Shelter Projects 2015 - 2016: Case studies of humanitarian shelter and settlement responses

FOREWORD

The year 2015 marked the 10th anniversary of the Global Shelter Cluster, the inter-agency coordination mechanism for shelter response. During these ten years, coordination has improved in consistency, shelter responses have grown in scale, and there are more people with experience in shelter programming, but people continue to lose their dwellings and be displaced due to conflict and natural disasters. Global humanitarian shelter needs continue to greatly exceed the capacity and resources to respond.

In recognition of the need for better shelter programming at scale, often with limited resources, Shelter Projects 2015-2016 has been developed as a core product of the Global Shelter Cluster, to help us learn from the past so that we may better respond in the future. It has been developed through a truly collaborative effort of a working group composed of international shelter experts from several humanitarian organizations and institutions.

This is the sixth edition in the series of publications that started in 2008. It contains 31 new shelter case studies and 12 overviews of responses, contributing to a repository of over 200 project examples and response overviews, from programmes of over 50 agencies in around 70 countries overall. As in past editions, the case studies in this book vary greatly in scale, cost, duration and project design. Although they are not statistically representative of all shelter projects, this growing body of knowledge represents a source of learning, includes many years of experience of nearly 400 field practitioners who have contributed, and reflects the highly contextual nature of individual shelter and settlements responses.

The objective of this publication is to share experiences of humanitarian shelter and settlement responses, paying close attention to the strengths, weaknesses and potential lessons that can be extracted from each. We hope that this edition will represent a source of inspiration and reflection, and that it will contribute to having to “reinvent the wheel” a little less.

Previous case studies have been used for several purposes by a diverse audience working in humanitarian shelter and settlements. In reviewing past editions, the primary uses of Shelter Projects were found to be:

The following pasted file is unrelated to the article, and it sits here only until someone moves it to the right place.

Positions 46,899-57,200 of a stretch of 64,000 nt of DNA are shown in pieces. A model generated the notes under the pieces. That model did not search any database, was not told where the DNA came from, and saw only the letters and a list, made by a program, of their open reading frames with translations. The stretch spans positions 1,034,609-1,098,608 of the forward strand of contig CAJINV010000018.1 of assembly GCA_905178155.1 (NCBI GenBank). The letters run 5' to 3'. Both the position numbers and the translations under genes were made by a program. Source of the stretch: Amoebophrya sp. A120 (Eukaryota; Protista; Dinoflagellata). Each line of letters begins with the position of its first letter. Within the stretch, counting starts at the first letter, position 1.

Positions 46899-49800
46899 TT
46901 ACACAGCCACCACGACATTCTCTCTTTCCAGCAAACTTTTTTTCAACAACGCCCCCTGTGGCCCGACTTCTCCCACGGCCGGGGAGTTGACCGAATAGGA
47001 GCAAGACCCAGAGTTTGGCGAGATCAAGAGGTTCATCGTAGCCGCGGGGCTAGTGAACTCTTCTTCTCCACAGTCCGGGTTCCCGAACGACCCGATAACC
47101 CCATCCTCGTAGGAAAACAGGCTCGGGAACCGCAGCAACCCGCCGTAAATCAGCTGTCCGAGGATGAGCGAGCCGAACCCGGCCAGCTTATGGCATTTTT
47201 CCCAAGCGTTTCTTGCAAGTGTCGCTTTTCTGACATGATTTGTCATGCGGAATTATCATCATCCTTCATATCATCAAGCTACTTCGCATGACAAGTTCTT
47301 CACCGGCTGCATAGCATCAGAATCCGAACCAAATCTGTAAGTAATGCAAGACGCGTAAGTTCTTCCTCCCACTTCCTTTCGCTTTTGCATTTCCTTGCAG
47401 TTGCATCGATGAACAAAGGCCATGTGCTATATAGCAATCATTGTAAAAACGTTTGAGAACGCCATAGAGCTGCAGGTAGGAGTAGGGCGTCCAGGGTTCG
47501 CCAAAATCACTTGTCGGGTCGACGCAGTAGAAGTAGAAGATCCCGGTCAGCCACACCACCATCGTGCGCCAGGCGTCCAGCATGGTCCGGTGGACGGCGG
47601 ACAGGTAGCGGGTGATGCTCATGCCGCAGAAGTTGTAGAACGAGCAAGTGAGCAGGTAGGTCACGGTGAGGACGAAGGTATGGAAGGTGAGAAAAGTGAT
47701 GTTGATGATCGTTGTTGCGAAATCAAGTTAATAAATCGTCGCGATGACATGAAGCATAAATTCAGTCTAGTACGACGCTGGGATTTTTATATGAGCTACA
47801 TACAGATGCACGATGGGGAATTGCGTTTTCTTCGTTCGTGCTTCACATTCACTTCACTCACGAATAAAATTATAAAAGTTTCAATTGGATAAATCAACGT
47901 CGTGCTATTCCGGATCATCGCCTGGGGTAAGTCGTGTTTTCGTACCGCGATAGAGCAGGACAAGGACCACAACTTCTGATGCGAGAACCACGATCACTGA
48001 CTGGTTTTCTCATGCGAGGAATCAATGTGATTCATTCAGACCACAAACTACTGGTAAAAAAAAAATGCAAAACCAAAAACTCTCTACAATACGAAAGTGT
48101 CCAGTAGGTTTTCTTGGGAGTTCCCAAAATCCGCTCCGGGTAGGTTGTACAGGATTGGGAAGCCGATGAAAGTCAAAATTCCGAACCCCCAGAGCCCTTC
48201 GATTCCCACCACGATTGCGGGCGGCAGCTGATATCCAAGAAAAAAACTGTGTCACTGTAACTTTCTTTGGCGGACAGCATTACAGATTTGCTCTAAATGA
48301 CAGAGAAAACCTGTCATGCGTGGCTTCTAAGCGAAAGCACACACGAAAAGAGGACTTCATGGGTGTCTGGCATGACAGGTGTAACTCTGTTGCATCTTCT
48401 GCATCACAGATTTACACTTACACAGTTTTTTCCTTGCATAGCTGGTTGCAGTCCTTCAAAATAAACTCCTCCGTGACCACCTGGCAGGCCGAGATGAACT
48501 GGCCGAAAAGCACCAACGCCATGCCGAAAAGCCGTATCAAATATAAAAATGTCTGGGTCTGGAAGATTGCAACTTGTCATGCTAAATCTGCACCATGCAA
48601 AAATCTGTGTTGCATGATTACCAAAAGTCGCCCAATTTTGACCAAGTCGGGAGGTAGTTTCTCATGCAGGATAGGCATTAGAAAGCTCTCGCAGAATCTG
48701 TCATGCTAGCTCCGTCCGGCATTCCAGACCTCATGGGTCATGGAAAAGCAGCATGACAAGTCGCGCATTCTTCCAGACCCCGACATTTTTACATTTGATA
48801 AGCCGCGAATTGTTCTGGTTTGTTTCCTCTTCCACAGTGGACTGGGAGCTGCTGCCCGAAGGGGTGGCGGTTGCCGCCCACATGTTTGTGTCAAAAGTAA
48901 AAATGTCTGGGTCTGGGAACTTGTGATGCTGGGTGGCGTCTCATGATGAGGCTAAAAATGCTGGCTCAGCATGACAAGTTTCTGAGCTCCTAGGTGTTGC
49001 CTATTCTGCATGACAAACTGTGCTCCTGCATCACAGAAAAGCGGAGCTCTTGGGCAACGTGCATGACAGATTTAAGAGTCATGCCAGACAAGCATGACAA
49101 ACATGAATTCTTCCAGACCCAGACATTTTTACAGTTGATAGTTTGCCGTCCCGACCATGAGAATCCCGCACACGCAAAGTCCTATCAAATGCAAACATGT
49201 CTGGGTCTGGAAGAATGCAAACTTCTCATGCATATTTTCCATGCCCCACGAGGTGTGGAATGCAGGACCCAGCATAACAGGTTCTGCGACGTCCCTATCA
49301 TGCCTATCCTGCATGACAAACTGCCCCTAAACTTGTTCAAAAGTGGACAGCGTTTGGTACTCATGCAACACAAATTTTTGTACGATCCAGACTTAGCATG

• As a reference or set of examples to inform shelter programming or strategy development;

  • For advocacy purposes, using precedents in discussions with governments and local stakeholders in affected countries;

  • For workshops and training of national staff of several organizations, as well as cluster coordination and technical teams;

  • For research purposes, both by academics and students.

Beyond the case studies themselves, the process and inclusion used to develop them are important. Engaging those who implemented projects to draft case studies encourages not only self-reflection and learning, but also helps to ensure that practical and operational challenges are included in the case studies. Engaging agencies and many people in their production and review ensures broader inclusion and investment in their learnings.

By examining the shelter-related needs of populations affected by natural disasters and conflict, compared to the total people reached with shelter and non-food items (NFI) interventions and the funding received by the sector in the past two years, it is clear that there is a gap between the scale of needs and the funding and capacity of the humanitarian community to respond to such needs. Although shelter actors universally recognize that affected people remain the first responders (and should be supported to address their own shelter needs), lack of resources clearly hinders agencies from supporting people to help themselves.

The introduction of this edition of Shelter Projects contains a discussion of the major natural disasters, conflict-induced and complex crises in 2015 and 2016. Although natural disasters continue to affect millions of people worldwide, responses to conflict are assuming a much larger scale, both in terms of displaced individuals and shelter needs for the affected populations, primarily due to the protracted nature of several ongoing crises. These include, but are not limited to, the Syrian crisis, Iraq, Yemen, South Sudan, Lake Chad and Ukraine. The Shelter Sector recognizes the need to be better prepared to respond to such crises, which in some cases have significant, regional, impacts.

The website (www.shelterprojects.org) has been updated with the new case studies and overviews in this edition, and provides an easy way of searching through the large repository of examples and opinions collected since the first edition. Whether you are reading Shelter Projects as a reference to work on a particular response, to inform better programming, are studying it for research or are merely looking at the pictures, we hope that you find it as informative as we have done in compiling it. However you read it, reflect on how the projects described within it represent an enormous amount of work by many hundreds of humanitarian workers, often working in challenging situations and with crisis-affected people, who find themselves in unexpected circumstances and often in extreme hardship.

The Global Shelter Cluster
Shelter Projects Working Group,
April 2017.

International Organization for Migration:

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